Building » Denaby Main – St Alban

Denaby Main – St Alban

Wadworth Street, Denaby Main, Doncaster, DN12 4 AQ

A Gothic Revival design of the 1890s, built to serve a colliery community, and part of a large complex which includes a contemporary presbytery. The interior has been little altered since the mid-twentieth century and contains a good collection of furnishings from different periods. 

The town of Denaby Main takes its name from the colliery to which it owes its existence; Denaby Main was one of the first pits to be opened on the edge of Doncaster, in 1859. Cadeby pit opened nearby in 1889. New terraced housing was built for miners’ families at Denaby Main from the 1860s. Initially the growing Catholic community travelled to St Peter-in-Chains in the centre of Doncaster or to St Joseph’s at Wath.  In 1894 a mission was founded, led by the Rev. Thomas Kavanagh, and the first Mass was said in the house of John Carr on Doncaster Road. The colliery then allowed a disused infants’ school behind houses on Doncaster Road to be used as a temporary chapel. By 1895 there were ninety Catholics attending Mass and Fr Kavanagh began fundraising for a new church. An acre of land on Firbeck Street was given by the Montague family. Empsall & Clarkson of Bradford were appointed architects, and the contractors were Robinsons, also of Bradford; work started on site in 1897.  The first Mass was said in the new church on 22 June 1898.

The church was extended in 1910 with a bell tower, north aisle and Sacred Heart chapeL. Soon afterwards, the sacristy and south vestibule were refurbished, the latter known as the Red Hall due to its red tiled floor and used as a parish room.

In 1912, an explosion at Cadeby pit killed eighty-nine men, many of them from the congregation at St Alban’s.

In the 1920s, a parish club was built next to the church, and a school was built in 1926. The Silver Jubilee of the church was celebrated in 1923, when it was redecorated with mosaics and murals by N. A. Jarvis. Stained glass windows were also installed in the aisle. In 1949, a new high altar and oak reredos were installed in time for the consecration Mass.


The list entry (below) provides a detailed description of the exterior of the church and attached presbytery, but lacks detail on the interior and its furnishings. The following can be mentioned:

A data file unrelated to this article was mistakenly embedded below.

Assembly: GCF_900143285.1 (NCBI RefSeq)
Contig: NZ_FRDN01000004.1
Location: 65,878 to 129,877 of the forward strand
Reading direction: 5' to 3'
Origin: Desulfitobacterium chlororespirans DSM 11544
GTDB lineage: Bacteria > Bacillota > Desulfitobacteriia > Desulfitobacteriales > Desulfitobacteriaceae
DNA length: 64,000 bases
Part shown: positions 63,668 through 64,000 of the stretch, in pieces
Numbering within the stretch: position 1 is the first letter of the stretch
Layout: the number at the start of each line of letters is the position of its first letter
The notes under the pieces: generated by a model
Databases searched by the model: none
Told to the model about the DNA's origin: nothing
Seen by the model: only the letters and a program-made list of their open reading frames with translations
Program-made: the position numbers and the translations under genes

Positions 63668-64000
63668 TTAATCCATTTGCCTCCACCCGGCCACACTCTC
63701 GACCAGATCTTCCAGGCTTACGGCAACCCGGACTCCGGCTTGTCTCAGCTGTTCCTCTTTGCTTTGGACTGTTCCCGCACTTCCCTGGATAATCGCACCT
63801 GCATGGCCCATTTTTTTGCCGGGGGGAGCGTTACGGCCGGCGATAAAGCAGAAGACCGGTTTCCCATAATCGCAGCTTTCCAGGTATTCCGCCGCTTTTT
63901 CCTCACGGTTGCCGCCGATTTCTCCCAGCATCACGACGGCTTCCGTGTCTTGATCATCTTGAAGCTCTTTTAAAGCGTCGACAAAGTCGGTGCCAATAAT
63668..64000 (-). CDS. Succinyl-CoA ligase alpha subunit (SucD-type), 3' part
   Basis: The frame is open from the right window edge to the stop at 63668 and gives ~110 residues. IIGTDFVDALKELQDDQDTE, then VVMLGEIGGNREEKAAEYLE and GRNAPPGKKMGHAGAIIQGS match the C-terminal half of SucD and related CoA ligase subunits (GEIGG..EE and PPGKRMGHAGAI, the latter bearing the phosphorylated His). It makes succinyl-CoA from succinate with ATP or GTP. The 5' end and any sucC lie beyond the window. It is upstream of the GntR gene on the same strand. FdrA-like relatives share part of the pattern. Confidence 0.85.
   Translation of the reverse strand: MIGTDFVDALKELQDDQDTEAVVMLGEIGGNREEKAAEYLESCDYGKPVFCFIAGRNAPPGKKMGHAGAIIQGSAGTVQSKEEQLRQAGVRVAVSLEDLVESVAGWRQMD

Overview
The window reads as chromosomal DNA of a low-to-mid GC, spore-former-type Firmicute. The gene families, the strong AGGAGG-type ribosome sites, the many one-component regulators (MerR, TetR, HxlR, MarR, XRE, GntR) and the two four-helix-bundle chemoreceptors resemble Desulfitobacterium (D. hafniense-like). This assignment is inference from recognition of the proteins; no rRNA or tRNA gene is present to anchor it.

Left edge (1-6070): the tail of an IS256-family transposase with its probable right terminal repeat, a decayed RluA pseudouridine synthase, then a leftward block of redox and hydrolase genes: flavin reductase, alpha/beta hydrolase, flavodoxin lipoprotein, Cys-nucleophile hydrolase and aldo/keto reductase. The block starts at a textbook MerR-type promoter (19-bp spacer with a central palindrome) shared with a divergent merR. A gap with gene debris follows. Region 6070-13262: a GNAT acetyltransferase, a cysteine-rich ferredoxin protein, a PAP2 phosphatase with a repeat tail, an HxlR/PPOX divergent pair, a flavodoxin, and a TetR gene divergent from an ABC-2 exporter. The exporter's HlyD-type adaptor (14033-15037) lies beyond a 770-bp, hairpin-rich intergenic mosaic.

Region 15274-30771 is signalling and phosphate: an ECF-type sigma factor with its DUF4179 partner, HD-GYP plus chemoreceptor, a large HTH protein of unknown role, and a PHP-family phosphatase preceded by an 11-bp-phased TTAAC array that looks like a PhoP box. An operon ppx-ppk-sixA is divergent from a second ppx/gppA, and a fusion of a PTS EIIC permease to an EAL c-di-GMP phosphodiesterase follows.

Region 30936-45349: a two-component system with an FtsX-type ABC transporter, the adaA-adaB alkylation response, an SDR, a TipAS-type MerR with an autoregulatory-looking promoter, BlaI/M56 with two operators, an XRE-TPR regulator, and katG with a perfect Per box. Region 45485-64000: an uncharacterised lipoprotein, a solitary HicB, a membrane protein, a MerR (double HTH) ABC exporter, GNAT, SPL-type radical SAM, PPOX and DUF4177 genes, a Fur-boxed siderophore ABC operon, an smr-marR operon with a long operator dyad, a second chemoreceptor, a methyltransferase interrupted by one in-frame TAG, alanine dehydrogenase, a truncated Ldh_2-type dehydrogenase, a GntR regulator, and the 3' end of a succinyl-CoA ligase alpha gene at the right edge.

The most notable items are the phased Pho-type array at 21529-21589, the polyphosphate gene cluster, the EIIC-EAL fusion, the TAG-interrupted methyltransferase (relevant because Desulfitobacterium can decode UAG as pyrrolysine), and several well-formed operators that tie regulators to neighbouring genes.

• The apsidal sanctuary retains a solid stone communion rail with blind arcading. The forward altar is possibly adapted from the 1949 high altar, its antependium carved with the Pious Pelican. Behind this is an oak reredos of 1949, Gothic, with saints under canopies: St Teresa, St Catherine Laboure, St Thomas More, St Alban, St Brigid and St John Fisher.
  • The fine crucifix hanging from the sanctuary arch was bought in Germany in 1910 by Fr Kavanagh.
  • The side chapels have simple marble altars with slender colonettes. The Sacred Heart chapel has marble panels of St Joan of Arc and George, installed in 1923 to represent friendship between England and France. This is a war memorial chapel.
  • The floors in the circulation areas are laid with diagonally-set encaustic tiles (c1910), with raised pine platforms below the pews, which appear to be original.
  • The walls are plastered with a tongued and grooved dado.
  • The west gallery has a stepped floor and a panelled front decorated with quatrefoils. The organ was made by Corps & Son of Finsbury Park, London.
  • The painted octagonal font is located centrally beneath the gallery at the west end.
  • Stained glass windows mainly date from the 1920s and are of high quality (maker/designer not established).
  • The Stations of the Cross are moulded plaster in deep relief, with semi-circular arched heads, probably late-nineteenth century.

List description (church and attached presbytery)


Catholic church with attached presbytery. 1897-8. By Elmson and Clarkson of Bradford, contractors Robinsons of Bradford; north aisle and chapel added 1910 (Maye). Deeply-coursed dressed sandstone, Welsh slate roofs. Church has nave and chancel in one with north aisle between 2-storey gabled projections and south-west tower rising from south aisle; 1-storey link from south aisle to 2-storey-and- attic rectangular presbytery. Church in Gothic Revival style. West end: gabled, 1-storey side porches with moulded arches and hoodmoulds; tall buttresses flank: two 2-light, mullioned windows with hoodmoulds continued from porches beneath large 6-light pointed window with hoodmould rising to canopied niche housing white statue; coped gable with apex cross. Square tower, set back on right, has a single-light window beneath ashlar belfry stage with pointed 6-light openings with hoodmoulds beneath blind, cusped panelling; corner gargoyles; coped parapet; shingled, octagonal spirelet with heart-shaped finial. North aisle: three pairs of single-light windows in cavetto-moulded surrounds; tall, cusped lights to the gabled projections; 3 pairs of cusped lights to the clerestorey. East end: dated foundation stone; apsidal chancel with crossed vesicae in octagonal panels on each face.

Presbytery: orientated at right angles to church. South gable has door flanked by 3-light windows in single-storey projection; sashed 3-light windows to 1st floor; sash to attic; gable copings. West side has mullioned and transomed windows, corniced lateral stack and end stack on left. Link to church: pointed-arched door with side windows under shared hoodmould beneath gable with statue in niche.

Interior: 3-bay aisle arcades with cylindrical piers and double-chamfered arches; gallery at west end. Exposed roof trusses with arch braces and shaped tie beams.

Listing NGR: SK5021399459

Selected Sources: Maye, R A, St Albans Church Denaby, (1986)

Heritage Details

Architect: Empsall & Clarkson of Bradford

Original Date: 1898

Conservation Area: No

Listed Grade: Grade II